The Grass is Greener on the Other Side: How Canada has Failed the International Community and Indigenous Peoples

Shannon Brooks

An old Apache Proverb states,

“It is better to have less thunder in the mouth and more lightning in the hand.”

This “all talk, no action” adage explains Canada’s failure on numerous environmental commitments, an especially salient issue in light of the upcoming United Nations Climate Change Conference. The media’s focus has been on the new Prime Minister, Justin Trudeau, for inviting the Premiers to the meetings in Paris. However, Canadians should instead focus on the shame that Canada will feel for its failed environmental policies. The politicization of the climate summit has averted Canadian attention away from the the fact that Canada’s humanitarian glow is dimming on the world stage. Not only this, but it is distracting Canadians from the goals that the new Liberal majority government must achieve in order to steer Canada into greener pastures. Furthermore, Canadians should not only understand the failure that it has been internationally, but that this failure has been most pronounced for Canada’s Indigenous Peoples.

As a response to our international failure, Trudeau’s government has set forth a platform to invest in sustainable infrastructure and work towards creating an environmentally friendly Canada. The Liberals promise that this will occur through investments in local water and wastewater facilities, clean energy, climate resilient infrastructure– including flood mitigation systems–and foundations to protect against changing weather. The platform states, “We will boost investment in green infrastructure by nearly $6 billion over the next four years, and almost $20 billion over ten years.”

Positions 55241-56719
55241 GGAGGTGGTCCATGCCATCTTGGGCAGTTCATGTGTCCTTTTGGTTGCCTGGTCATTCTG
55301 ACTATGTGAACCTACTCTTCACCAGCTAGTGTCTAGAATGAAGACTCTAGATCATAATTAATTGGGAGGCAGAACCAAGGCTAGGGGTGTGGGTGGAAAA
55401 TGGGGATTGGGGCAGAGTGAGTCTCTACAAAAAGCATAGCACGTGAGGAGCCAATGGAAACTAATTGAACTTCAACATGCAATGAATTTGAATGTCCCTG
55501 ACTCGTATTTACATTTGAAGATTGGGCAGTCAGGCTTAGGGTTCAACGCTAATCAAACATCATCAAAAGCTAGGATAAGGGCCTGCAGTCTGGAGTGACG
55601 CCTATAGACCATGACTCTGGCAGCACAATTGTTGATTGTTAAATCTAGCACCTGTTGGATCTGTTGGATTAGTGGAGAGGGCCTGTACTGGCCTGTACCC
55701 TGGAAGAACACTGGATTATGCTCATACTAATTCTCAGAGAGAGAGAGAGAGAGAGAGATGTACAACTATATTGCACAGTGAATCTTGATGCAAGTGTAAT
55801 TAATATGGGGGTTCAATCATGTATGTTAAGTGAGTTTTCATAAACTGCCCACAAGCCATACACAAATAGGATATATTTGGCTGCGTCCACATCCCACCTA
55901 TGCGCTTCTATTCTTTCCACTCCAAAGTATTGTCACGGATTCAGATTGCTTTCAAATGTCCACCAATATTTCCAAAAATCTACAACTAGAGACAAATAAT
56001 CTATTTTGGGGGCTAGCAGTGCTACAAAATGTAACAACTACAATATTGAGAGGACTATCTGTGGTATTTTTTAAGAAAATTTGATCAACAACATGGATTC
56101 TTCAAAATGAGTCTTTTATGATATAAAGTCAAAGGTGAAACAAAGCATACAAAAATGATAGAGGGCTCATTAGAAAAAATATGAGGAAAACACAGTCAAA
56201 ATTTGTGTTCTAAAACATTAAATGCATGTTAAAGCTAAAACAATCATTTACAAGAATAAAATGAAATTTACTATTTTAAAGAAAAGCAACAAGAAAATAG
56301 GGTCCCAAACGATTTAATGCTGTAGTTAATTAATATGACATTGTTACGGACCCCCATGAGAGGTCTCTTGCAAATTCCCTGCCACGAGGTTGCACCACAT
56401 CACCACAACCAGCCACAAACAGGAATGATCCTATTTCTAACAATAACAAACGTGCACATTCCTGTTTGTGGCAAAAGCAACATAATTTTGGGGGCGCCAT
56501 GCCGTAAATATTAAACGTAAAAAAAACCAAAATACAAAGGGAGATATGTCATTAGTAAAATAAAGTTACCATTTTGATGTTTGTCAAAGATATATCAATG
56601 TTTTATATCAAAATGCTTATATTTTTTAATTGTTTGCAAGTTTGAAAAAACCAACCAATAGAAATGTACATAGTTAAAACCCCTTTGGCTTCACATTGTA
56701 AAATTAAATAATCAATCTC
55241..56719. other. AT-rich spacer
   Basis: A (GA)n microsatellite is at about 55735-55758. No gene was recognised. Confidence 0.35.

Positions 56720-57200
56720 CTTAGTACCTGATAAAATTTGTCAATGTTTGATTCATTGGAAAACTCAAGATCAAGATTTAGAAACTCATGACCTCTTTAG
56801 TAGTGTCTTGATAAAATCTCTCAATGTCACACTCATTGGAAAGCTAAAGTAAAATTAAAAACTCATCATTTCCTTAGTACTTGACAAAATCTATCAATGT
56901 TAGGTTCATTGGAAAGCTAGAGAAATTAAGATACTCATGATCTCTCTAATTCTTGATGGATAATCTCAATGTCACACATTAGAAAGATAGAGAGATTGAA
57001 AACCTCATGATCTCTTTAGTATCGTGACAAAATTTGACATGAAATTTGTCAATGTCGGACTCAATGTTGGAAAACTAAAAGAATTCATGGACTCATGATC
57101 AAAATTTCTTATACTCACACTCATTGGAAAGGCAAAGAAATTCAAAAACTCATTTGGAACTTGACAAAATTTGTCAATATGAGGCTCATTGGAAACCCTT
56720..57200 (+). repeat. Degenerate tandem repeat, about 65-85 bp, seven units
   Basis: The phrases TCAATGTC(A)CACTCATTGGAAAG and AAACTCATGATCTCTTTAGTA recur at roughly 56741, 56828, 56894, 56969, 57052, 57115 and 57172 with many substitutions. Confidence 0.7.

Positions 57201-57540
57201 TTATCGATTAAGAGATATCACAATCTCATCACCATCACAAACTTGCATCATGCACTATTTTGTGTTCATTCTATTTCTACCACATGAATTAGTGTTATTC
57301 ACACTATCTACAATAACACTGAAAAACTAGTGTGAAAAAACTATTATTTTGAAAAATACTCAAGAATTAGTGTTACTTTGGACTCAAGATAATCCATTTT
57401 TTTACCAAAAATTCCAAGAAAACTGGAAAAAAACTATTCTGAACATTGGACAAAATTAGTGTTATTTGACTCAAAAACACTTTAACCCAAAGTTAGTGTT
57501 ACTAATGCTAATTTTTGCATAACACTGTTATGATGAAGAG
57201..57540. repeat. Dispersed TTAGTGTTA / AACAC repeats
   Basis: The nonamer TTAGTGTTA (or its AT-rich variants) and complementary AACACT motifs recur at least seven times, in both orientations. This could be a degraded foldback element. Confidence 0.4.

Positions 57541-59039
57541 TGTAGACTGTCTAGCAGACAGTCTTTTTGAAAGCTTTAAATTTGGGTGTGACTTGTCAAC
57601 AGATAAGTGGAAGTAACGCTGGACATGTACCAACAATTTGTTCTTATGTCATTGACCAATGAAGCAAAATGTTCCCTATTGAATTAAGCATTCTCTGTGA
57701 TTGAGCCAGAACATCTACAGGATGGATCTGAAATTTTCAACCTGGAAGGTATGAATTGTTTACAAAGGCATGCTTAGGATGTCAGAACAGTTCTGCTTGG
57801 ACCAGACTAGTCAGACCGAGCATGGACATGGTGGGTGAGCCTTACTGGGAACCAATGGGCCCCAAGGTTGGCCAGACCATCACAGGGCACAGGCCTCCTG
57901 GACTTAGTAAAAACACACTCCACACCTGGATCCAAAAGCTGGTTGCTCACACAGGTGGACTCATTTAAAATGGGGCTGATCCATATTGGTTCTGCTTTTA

These are promising steps forward, but will the Liberal government honour the climate treaties that our country has signed on to? Will these aforementioned policies slow the growing divide between Canada and the rest of the international community? Much of Canada’s economy is based upon the extraction of its natural resources. In 2013, the Washington-based Centre for Global Development ranked Canada last on environmental protections out of 27 wealthy nations. Canada has allowed for private industries to lead the country in its reliance upon the use and overuse of natural resources, and we are still far behind the rest of the world in greenhouse gas reductions. In addition, the failed protection of our natural resources has led to adversarial relations with many of our country’s Indigenous communities.

With this in mind, the path that Canada has tread is evidently not working. So one must ask: who are the actors that could align with the Liberals to restore Canada’s environmental standing? I propose that with the proposed environmental changes that the Liberal government has based their platform upon, it must be Indigenous Peoples who lead the way in the policy making process.Thankfully, the Liberals have also promised to work in full partnership with the First Nations, Inuit, and Metis people to review laws, policies and operational practices in recognition of the relationship between Indigenous Peoples and the land.

 The UN’s Declaration on the Rights of Indigenous Peoples includes the right to self-determination and “the right to determine their political status.” With the growing inequalities facing Indigenous Peoples, involvement is paramount for the protection of their ways of life. Currently, environmental activists and indigenous leaders have formed an alliance to block a liquefied natural gas project in northwestern British Colombia. The damage from this project would be irreversible for the Flora Bank and Lelu Island, as well as the salmon that are in the Skeena River. This land is under the traditional territory of the Lax Kw’alaams First Nation. This situation highlights the role that Indigenous Peoples could play as key environmental actors in the policy making process. And if they take their opportunity to self-determine, it would provide a needed balance to preserve the lands we so sorely need to protect, but are unable to due to institutional setbacks. Indeed, the setbacks found in the Canadian context come from a system where Indigenous involvement has not been sought or promoted.